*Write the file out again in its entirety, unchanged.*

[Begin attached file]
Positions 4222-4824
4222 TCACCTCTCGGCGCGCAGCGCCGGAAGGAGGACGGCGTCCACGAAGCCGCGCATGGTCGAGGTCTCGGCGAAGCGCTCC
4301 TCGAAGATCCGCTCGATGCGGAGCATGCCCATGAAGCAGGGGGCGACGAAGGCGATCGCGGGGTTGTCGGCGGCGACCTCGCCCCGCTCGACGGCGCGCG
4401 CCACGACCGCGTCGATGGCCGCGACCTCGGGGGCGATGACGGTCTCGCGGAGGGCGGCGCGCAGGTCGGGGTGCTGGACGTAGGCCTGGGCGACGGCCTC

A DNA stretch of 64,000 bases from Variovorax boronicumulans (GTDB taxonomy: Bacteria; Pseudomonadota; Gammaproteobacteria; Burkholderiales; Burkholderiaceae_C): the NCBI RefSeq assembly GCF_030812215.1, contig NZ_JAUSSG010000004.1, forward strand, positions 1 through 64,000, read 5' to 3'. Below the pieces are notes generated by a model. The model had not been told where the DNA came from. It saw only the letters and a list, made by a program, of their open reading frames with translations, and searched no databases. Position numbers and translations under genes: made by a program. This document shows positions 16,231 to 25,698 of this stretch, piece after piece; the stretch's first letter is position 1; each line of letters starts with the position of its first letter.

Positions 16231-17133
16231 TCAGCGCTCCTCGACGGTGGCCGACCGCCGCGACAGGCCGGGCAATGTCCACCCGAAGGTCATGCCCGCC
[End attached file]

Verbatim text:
Positions 4222-4824
4222 TCACCTCTCGGCGCGCAGCGCCGGAAGGAGGACGGCGTCCACGAAGCCGCGCATGGTCGAGGTCTCGGCGAAGCGCTCC
4301 TCGAAGATCCGCTCGATGCGGAGCATGCCCATGAAGCAGGGGGCGACGAAGGCGATCGCGGGGTTGTCGGCGGCGACCTCGCCCCGCTCGACGGCGCGCG
4401 CCACGACCGCGTCGATGGCCGCGACCTCGGGGGCGATGACGGTCTCGCGGAGGGCGGCGCGCAGGTCGGGGTGCTGGACGTAGGCCTGGGCGACGGCCTC

A DNA stretch of 64,000 bases from Variovorax boronicumulans (GTDB taxonomy: Bacteria; Pseudomonadota; Gammaproteobacteria; Burkholderiales; Burkholderiaceae_C): the NCBI RefSeq assembly GCF_030812215.1, contig NZ_JAUSSG010000004.1, forward strand, positions 1 through 64,000, read 5' to 3'. Below the pieces are notes generated by a model. The model had not been told where the DNA came from. It saw only the letters and a list, made by a program, of their open reading frames with translations, and searched no databases. Position numbers and translations under genes: made by a program. This document shows positions 16,231 to 25,698 of this stretch, piece after piece; the stretch's first letter is position 1; each line of letters starts with the position of its first letter.

Positions 16231-17133
16231 TCAGCGCTCCTCGACGGTGGCCGACCGCCGCGACAGGCCGGGCAATGTCCACCCGAAGGTCATGCCCGCC